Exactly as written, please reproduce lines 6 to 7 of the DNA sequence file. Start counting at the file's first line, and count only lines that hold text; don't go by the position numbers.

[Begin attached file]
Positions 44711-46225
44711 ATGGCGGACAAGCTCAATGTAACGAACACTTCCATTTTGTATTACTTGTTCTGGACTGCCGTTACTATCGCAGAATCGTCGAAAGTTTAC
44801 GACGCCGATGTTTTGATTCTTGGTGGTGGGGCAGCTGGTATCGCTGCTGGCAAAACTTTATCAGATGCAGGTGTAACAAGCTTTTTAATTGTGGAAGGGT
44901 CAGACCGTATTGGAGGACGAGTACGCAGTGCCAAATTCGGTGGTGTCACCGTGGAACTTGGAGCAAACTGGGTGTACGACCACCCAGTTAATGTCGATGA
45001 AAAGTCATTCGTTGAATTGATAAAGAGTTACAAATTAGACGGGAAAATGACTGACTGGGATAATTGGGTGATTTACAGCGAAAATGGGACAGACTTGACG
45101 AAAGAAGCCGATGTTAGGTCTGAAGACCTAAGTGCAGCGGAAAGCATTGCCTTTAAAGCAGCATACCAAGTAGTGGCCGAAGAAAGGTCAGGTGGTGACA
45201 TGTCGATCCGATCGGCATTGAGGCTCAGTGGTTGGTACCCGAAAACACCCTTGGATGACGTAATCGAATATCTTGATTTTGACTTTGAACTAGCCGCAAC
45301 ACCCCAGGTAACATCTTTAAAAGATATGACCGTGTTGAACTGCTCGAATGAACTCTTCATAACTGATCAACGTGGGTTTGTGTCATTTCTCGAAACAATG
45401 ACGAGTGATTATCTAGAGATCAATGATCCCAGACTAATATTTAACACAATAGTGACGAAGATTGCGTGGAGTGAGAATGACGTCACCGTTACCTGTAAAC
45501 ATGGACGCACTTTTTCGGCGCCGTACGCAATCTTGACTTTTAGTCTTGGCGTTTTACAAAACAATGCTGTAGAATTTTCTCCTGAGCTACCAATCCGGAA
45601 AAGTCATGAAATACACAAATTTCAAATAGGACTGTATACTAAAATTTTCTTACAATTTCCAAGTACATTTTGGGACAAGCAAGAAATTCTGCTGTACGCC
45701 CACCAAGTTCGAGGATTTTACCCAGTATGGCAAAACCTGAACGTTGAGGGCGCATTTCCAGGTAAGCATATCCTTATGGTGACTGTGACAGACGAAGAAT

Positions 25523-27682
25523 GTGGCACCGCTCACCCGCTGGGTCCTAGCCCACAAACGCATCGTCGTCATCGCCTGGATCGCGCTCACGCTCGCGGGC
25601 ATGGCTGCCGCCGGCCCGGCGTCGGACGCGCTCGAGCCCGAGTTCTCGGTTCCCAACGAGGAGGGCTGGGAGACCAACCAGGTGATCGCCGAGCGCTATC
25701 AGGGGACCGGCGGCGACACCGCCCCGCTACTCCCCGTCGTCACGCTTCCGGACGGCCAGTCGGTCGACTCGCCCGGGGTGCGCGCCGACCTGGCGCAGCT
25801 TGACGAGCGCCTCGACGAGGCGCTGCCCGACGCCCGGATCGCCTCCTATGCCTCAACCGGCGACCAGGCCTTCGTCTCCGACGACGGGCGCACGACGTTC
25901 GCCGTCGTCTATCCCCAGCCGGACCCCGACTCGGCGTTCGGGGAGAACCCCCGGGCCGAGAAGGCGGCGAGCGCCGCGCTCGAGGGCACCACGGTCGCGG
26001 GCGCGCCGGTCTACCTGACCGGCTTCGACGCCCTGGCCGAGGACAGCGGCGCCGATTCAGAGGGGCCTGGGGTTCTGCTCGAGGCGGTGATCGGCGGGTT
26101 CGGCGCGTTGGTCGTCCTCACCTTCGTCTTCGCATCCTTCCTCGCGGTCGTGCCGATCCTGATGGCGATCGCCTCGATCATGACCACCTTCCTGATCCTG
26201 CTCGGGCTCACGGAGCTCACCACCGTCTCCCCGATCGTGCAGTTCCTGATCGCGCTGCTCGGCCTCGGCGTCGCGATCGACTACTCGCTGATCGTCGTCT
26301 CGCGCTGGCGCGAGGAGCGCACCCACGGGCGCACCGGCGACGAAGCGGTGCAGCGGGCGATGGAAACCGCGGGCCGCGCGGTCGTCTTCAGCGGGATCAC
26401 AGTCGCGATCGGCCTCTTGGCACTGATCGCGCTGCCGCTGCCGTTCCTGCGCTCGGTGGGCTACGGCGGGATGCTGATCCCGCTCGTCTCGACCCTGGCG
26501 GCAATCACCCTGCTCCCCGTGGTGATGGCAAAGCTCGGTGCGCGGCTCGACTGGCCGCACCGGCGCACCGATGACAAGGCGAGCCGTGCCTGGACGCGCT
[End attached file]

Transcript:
45101 AAAGAAGCCGATGTTAGGTCTGAAGACCTAAGTGCAGCGGAAAGCATTGCCTTTAAAGCAGCATACCAAGTAGTGGCCGAAGAAAGGTCAGGTGGTGACA
45201 TGTCGATCCGATCGGCATTGAGGCTCAGTGGTTGGTACCCGAAAACACCCTTGGATGACGTAATCGAATATCTTGATTTTGACTTTGAACTAGCCGCAAC